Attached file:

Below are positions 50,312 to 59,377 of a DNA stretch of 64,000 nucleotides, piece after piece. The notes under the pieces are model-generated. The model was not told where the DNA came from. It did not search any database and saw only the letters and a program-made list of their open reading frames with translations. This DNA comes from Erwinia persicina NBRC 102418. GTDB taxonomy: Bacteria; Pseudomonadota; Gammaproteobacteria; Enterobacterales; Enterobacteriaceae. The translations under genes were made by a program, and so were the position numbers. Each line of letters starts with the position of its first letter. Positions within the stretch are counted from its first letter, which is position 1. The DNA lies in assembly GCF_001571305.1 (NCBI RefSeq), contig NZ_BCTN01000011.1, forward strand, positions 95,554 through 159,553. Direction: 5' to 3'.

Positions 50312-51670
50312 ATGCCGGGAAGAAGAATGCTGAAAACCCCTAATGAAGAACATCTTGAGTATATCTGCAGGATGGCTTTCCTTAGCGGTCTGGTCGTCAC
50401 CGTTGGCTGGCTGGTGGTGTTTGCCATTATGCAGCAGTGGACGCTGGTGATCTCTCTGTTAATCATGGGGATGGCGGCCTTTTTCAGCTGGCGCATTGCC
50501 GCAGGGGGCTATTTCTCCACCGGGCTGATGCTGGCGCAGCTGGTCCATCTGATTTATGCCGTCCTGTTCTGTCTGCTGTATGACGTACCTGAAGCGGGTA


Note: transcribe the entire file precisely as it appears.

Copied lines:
Below are positions 50,312 to 59,377 of a DNA stretch of 64,000 nucleotides, piece after piece. The notes under the pieces are model-generated. The model was not told where the DNA came from. It did not search any database and saw only the letters and a program-made list of their open reading frames with translations. This DNA comes from Erwinia persicina NBRC 102418. GTDB taxonomy: Bacteria; Pseudomonadota; Gammaproteobacteria; Enterobacterales; Enterobacteriaceae. The translations under genes were made by a program, and so were the position numbers. Each line of letters starts with the position of its first letter. Positions within the stretch are counted from its first letter, which is position 1. The DNA lies in assembly GCF_001571305.1 (NCBI RefSeq), contig NZ_BCTN01000011.1, forward strand, positions 95,554 through 159,553. Direction: 5' to 3'.

Positions 50312-51670
50312 ATGCCGGGAAGAAGAATGCTGAAAACCCCTAATGAAGAACATCTTGAGTATATCTGCAGGATGGCTTTCCTTAGCGGTCTGGTCGTCAC
50401 CGTTGGCTGGCTGGTGGTGTTTGCCATTATGCAGCAGTGGACGCTGGTGATCTCTCTGTTAATCATGGGGATGGCGGCCTTTTTCAGCTGGCGCATTGCC
50501 GCAGGGGGCTATTTCTCCACCGGGCTGATGCTGGCGCAGCTGGTCCATCTGATTTATGCCGTCCTGTTCTGTCTGCTGTATGACGTACCTGAAGCGGGTA